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NCJ Number: 212256 Find in a Library
Title: Statement Validity Assessment: Inter-Rater Reliability of Criteria-Based Content Analysis in the Mock-Crime Paradigm
Journal: Legal and Criminological Psychology  Volume:10  Issue:2  Dated:September 2005  Pages:225-245
Author(s): Heinz Werner Godert; Matthias Gamer; Hans-Georg Rill; Gerhard Vossel
Date Published: September 2005
Page Count: 21
Publisher: http://www.bpsjournals.co.uk/lcp 
Type: Report (Study/Research) ; Test/Measurement
Format: Article
Language: English
Country: United Kingdom
Annotation: This study assessed the inter-rater reliability of criteria-based content analysis (CBCA), the main component of statement validity assessment (SVA); tested the adequacy of diverse statistical indexes of reliability; and analyzed CBCA's effectiveness in distinguishing between true and false statements.
Abstract: SVA is the most common technique for testing the credibility of verbal statements. It consists of a structured interview; the CBCA, which systematically assesses the content quality of the statement; and the Validity Checklist, which relates the CBCA outcome to other evidence and to factors associated with the interview. The CBCA consists of 19 criteria that are assumed to reflect a statement's content quality in terms of vividness, concreteness, originality, psychological coherence, etc. The more numerously and/or the more explicitly these criteria are met by a statement, the more it is probable that the statement is credible, i.e., that it is based on real experience. In order to test the reliability of CBCA across raters, three raters were trained in CBCA. They were then asked to apply CBCA criteria to transcripts of 102 statements by witnesses and suspects in a simulated theft of money. Some of the statements were based on actual experience and some were false in various ways. The analysis of rater judgments of the credibility of statements varied only slightly across transcripts, which rendered the weighted kappa coefficient, the product-moment correlation, and the intra-class correlation as inadequate indexes of reliability. The Finn-coefficient and percentage agreement, which were calculated as indexes independent of rater judgment distributions, were sufficiently high regarding 17 of the 18 assessed CBCA criteria to conclude that the CBCA differentiated significantly between truthful and fabricated accounts across raters. 4 tables, 59 references, and appended description of the rater training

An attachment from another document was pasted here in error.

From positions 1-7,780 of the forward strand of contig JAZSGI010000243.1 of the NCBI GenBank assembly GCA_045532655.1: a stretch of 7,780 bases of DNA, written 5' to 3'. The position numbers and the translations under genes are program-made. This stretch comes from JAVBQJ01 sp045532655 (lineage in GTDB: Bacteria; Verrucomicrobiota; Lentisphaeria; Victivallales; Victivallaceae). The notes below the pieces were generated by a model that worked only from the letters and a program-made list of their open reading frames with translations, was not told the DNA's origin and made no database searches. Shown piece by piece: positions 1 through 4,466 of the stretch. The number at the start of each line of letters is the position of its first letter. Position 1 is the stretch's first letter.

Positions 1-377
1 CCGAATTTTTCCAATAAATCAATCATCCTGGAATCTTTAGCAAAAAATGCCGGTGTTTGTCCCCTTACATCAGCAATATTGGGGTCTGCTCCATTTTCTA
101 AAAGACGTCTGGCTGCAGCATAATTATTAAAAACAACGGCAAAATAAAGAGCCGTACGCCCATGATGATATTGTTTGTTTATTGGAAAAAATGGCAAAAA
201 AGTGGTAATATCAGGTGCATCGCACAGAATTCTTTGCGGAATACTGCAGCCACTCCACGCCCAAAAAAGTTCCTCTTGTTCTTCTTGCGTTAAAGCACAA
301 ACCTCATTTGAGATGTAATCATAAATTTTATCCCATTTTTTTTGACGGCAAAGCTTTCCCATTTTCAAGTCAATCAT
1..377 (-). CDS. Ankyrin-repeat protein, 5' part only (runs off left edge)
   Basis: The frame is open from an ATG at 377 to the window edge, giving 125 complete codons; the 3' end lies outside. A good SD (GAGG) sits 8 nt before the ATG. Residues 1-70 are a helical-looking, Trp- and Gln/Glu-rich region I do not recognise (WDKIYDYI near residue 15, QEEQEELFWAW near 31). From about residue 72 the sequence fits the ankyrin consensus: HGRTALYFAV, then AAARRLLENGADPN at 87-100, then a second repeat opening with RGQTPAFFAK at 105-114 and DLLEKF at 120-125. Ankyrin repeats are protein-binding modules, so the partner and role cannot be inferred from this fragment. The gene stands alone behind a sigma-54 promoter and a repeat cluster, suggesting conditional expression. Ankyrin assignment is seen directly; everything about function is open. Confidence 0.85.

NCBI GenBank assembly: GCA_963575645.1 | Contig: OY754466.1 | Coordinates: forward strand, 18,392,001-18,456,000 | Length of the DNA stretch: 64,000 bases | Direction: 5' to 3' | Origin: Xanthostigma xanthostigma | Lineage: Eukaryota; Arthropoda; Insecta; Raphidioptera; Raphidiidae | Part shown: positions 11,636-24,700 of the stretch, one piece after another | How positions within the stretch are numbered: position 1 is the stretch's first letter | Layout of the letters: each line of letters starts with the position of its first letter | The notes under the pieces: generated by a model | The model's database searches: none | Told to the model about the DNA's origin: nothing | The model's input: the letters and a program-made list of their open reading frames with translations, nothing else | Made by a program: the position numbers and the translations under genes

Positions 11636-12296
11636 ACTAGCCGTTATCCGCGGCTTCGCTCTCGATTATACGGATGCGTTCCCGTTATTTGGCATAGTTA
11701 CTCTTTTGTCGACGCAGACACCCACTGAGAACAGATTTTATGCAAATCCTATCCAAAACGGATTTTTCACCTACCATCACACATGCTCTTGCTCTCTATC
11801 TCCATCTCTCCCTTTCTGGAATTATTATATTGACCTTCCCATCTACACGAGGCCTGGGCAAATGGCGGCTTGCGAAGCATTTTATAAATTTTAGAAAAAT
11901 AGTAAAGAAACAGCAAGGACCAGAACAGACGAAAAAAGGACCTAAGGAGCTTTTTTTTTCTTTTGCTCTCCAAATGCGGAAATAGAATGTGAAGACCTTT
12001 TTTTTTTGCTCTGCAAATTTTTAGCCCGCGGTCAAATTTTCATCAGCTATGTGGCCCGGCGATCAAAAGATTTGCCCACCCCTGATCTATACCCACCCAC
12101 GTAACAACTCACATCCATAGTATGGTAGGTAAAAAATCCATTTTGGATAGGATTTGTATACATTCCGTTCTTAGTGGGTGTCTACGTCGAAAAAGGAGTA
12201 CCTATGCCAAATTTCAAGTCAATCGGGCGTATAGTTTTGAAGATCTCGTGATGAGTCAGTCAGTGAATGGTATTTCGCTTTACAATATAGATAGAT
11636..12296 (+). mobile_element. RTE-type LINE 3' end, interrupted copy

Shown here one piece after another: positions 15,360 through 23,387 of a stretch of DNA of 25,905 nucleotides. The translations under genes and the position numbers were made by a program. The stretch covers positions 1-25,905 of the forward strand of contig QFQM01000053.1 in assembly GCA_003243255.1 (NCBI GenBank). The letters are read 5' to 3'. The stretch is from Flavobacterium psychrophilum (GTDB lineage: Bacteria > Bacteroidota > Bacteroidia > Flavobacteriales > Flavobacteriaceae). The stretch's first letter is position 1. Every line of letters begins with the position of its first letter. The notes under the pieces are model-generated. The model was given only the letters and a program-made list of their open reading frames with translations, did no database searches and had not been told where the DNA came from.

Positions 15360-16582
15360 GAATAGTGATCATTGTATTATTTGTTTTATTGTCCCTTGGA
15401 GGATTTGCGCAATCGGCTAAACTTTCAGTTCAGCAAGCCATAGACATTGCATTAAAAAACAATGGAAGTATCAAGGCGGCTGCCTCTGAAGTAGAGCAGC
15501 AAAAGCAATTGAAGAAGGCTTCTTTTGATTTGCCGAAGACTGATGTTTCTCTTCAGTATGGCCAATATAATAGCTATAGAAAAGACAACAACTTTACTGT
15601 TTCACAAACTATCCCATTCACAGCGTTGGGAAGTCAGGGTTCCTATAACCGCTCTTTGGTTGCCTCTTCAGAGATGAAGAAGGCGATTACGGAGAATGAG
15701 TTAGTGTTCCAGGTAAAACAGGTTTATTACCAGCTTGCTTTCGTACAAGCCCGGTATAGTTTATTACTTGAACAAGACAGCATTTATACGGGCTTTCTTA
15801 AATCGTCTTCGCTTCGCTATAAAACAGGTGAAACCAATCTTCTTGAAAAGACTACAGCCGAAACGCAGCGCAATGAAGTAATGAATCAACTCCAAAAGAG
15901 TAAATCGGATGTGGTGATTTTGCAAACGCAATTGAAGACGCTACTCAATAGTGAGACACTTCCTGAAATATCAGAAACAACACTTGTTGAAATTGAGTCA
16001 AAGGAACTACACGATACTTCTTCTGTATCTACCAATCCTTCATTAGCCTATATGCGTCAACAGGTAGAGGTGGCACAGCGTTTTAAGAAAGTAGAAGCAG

Main Term(s): Criminology
Index Term(s): Instrument validation; Interview and interrogation; Investigative techniques; Witness credibility
To cite this abstract, use the following link:
http://www.ncjrs.gov/App/publications/abstract.aspx?ID=233729

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